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Taylor council studying policing options

The District of Taylor is considering its options to increase policing in the community. The district is currently covered by provincial RCMP that work out of the Fort St.
Aerial of Taylor, B.C.

The District of Taylor is considering its options to increase policing in the community.

The district is currently covered by provincial RCMP that work out of the Fort St. John detachment, with two officers on any given shift covering the North Peace area outside city limits.

A study earlier this year found improved public safety and policing among the top priority of residents. Mayor Rob Fraser says the process now is deciding how much policing residents want, and at what cost.

“One of the questions we asked people was, are you prepared to pay more on your taxes for any new services?” Fraser said at a Nov. 3 public meeting. “The one that rose to the top that people said they were the most prepared to pay for was policing services, as long as they saw policemen in our community.”

Overall crime trends in Taylor have been stable year-over-year, according to Fort St. John detachment commander Insp. Tony Hanson.

He told council in September that the district is responsible for less than 10% of the 13,000 calls the detachments receives per year, the majority of them for highway-related traffic complaints.

But he also reported 18 assaults, a dozen thefts, 13 home break-ins, and four drug trafficking investigations during the first eight months of the year.

He acknowledged an uptick in visible police presence as officers investigated a homicide this summer, and as officers respond to repeat offenders who are moving between communities. One prolific property and drug offender has been chased between Taylor and Fort St. John three or four times over the last 18 months, he said.

“Taylor does have, inside the community and inside the rural areas, some significant property offenders who obviously commit crime here, but actually commit more crime elsewhere and then come back here,” Hanson said.

“You don’t have that much in terms of violent crime for your population. We had the one-off incident occur,” he added. “This is a good community, a safe community. You don’t have any incredible spikes that I’m aware of. But that doesn’t mean the concerns you have we can’t focus more attention on, or use resources more effectively.”

Taylor doesn’t pay for a municipal police force, but residents do pay into the provincial force, with services provided out of Fort St. John.

The cost for a single police officer is $185,000 per year, including salary, benefits, and vehicle, with at least four needed if residents wanted 24-hour coverage, seven days a week.

The district could contract with the province directly, or subcontract through the City of Fort St. John, though Hanson said Taylor would have a greater say in its policing operations through a provincial contract.

“This is not a downloading. The province is not making us do this. This is referred as uploading. We’re not seeing the service in the community that the community expects,” Fraser said Tuesday.

“It’s no different than the medical clinic. That’s a provincial responsibility, but the people of Taylor felt it was important we had a medical clinic, so we uploaded this service and we’ve taken care of that service here ourselves. Policing would be the same thing.”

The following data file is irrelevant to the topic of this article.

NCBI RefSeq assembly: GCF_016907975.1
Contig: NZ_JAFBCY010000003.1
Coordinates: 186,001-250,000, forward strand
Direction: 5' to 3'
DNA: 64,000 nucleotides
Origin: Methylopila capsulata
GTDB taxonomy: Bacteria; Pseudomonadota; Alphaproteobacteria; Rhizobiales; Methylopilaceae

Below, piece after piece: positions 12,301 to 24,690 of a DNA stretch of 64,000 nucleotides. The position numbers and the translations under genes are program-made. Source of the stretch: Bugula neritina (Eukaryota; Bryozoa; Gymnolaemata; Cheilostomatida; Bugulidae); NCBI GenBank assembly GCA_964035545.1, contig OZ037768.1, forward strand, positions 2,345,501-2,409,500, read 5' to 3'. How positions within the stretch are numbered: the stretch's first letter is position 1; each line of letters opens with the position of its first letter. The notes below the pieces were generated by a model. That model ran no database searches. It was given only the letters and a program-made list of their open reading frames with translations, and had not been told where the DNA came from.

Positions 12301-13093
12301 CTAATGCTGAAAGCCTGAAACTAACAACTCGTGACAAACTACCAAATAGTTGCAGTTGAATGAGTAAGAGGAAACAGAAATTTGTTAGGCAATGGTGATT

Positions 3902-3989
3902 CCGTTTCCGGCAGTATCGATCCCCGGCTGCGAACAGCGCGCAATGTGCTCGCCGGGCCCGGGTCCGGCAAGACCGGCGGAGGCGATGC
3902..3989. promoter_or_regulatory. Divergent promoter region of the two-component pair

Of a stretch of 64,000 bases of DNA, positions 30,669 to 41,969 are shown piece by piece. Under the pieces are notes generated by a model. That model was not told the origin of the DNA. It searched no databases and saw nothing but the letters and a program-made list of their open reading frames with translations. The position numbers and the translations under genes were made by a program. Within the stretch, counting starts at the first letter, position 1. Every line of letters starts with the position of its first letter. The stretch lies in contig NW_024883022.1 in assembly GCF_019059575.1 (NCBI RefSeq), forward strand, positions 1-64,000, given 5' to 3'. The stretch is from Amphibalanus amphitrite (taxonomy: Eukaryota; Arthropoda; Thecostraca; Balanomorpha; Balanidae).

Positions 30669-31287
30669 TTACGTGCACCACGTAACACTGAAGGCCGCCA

But residents would need to choose how much coverage they want, whether that’s seven days a week, five days a week, or weekends, Fraser said.

“What are people looking for the police to do?” Fraser said. “They’re not going to enforce our bylaws. They’re looking for criminal activity, they’re looking for road safety, they’re making a presence in our community."

“If we’re prepared to pay for it, we get to see officers in the community for the amount of time that we choose to buy,” he said.

Council could also consider a new bylaw that would make it more difficult for criminals to take up residence in the district. Coun. Michelle Turnbull noted Tuesday that many are pushed to outlying communities like Taylor and Charlie Lake because they’re not allowed in Fort St. John because of a court order.

“We’re kind of in a hard spot because they’re not allowed in Fort St. John, so where do they go? They come here, unfortunately, and then we’re left to deal with them,” Turnbull said, adding there is police presence in the district even if they aren’t always seen by residents.

“There is police presence down here on an ongoing basis and they are looking for criminal activity. They know who these people are. They are watching them," she said.

Hanson worked in Prince George before taking his post in Fort St. John in 2019. He said a property nuisance bylaw in Prince George gave the city and police more power to deal with crime hotspots, particularly at a downtown convenience store.

Under the bylaw, the store was forced to remove an ice box so people couldn’t hide and do drugs, cut its public Wi-fi and electrical outlets, and install a better video surveillance system. The store even started playing classical music to keep people away.

“The bylaw definitely assisted, they hadn’t got much co-operation prior to that,” Hanson said. “As a result, things have improved.”

A similar bylaw is now being considered in Fort St. John, and Fraser said a bylaw in Taylor could help hold property owners accountable.

“We might have landlords that don’t even live in Taylor who have some of these folks living in their properties,” Fraser said.

“There’s an opportunity for us to hold property owners responsible for the actions and activities that are happening on their properties, even if they’re not living on that property.”

Council’s protection committee will look at such a bylaw as it works with the RCMP on increased policing options, Fraser said.

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